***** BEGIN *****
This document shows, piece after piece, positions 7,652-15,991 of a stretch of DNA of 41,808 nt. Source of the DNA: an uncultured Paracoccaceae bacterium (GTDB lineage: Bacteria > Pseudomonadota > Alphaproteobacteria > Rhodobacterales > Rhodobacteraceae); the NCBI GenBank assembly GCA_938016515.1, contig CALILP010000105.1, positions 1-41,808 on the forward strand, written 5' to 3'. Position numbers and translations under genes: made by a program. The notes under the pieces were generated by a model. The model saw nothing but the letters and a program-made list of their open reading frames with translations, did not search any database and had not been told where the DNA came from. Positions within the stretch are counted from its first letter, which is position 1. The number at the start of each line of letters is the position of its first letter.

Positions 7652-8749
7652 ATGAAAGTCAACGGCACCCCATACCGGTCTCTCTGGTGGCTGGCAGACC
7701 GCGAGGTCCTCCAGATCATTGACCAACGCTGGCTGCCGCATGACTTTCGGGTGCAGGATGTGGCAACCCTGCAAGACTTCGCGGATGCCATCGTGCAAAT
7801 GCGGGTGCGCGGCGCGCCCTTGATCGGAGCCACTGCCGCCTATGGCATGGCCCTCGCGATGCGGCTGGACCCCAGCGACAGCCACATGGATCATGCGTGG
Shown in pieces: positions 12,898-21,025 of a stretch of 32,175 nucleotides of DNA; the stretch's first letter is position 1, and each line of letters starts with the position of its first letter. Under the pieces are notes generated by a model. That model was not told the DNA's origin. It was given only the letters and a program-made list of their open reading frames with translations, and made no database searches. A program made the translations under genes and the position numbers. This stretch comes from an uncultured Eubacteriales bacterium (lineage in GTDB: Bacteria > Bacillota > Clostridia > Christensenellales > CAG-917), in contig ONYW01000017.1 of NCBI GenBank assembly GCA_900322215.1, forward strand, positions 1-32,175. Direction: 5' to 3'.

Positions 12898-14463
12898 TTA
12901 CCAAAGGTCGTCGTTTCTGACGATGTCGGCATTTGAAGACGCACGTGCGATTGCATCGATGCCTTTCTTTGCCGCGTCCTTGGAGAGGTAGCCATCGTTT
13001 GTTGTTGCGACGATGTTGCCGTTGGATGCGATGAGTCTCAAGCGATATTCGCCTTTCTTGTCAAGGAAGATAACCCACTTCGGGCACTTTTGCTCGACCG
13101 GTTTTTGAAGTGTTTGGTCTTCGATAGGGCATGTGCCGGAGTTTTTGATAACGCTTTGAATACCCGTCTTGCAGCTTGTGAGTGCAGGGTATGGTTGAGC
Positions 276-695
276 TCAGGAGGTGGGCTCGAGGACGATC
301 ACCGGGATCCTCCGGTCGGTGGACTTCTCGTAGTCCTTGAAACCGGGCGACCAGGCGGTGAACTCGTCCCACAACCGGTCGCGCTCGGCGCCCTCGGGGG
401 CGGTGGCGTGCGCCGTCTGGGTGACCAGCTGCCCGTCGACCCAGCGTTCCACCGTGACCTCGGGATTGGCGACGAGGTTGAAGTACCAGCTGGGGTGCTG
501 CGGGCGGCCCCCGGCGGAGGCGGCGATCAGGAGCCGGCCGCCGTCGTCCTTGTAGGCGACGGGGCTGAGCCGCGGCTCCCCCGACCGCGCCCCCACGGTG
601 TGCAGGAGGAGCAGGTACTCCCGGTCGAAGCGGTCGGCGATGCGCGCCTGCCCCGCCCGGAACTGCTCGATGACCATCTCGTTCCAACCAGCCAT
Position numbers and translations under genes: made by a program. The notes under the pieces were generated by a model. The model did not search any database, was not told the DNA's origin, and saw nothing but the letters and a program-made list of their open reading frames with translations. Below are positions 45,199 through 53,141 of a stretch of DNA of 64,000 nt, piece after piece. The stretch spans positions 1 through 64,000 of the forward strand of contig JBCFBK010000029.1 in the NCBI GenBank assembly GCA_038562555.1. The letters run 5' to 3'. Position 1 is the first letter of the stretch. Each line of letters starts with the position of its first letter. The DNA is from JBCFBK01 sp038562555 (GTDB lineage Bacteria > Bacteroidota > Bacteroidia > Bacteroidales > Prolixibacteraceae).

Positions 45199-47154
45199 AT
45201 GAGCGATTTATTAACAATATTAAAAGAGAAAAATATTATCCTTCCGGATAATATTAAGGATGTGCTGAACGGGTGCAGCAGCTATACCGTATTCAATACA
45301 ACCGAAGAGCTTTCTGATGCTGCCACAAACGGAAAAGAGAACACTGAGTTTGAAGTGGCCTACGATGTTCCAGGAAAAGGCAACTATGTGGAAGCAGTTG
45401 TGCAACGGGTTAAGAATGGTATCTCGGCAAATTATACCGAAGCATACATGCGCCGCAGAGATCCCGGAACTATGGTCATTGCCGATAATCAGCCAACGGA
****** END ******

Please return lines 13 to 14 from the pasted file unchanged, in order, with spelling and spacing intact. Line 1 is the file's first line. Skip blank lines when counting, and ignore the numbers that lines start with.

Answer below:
276 TCAGGAGGTGGGCTCGAGGACGATC
301 ACCGGGATCCTCCGGTCGGTGGACTTCTCGTAGTCCTTGAAACCGGGCGACCAGGCGGTGAACTCGTCCCACAACCGGTCGCGCTCGGCGCCCTCGGGGG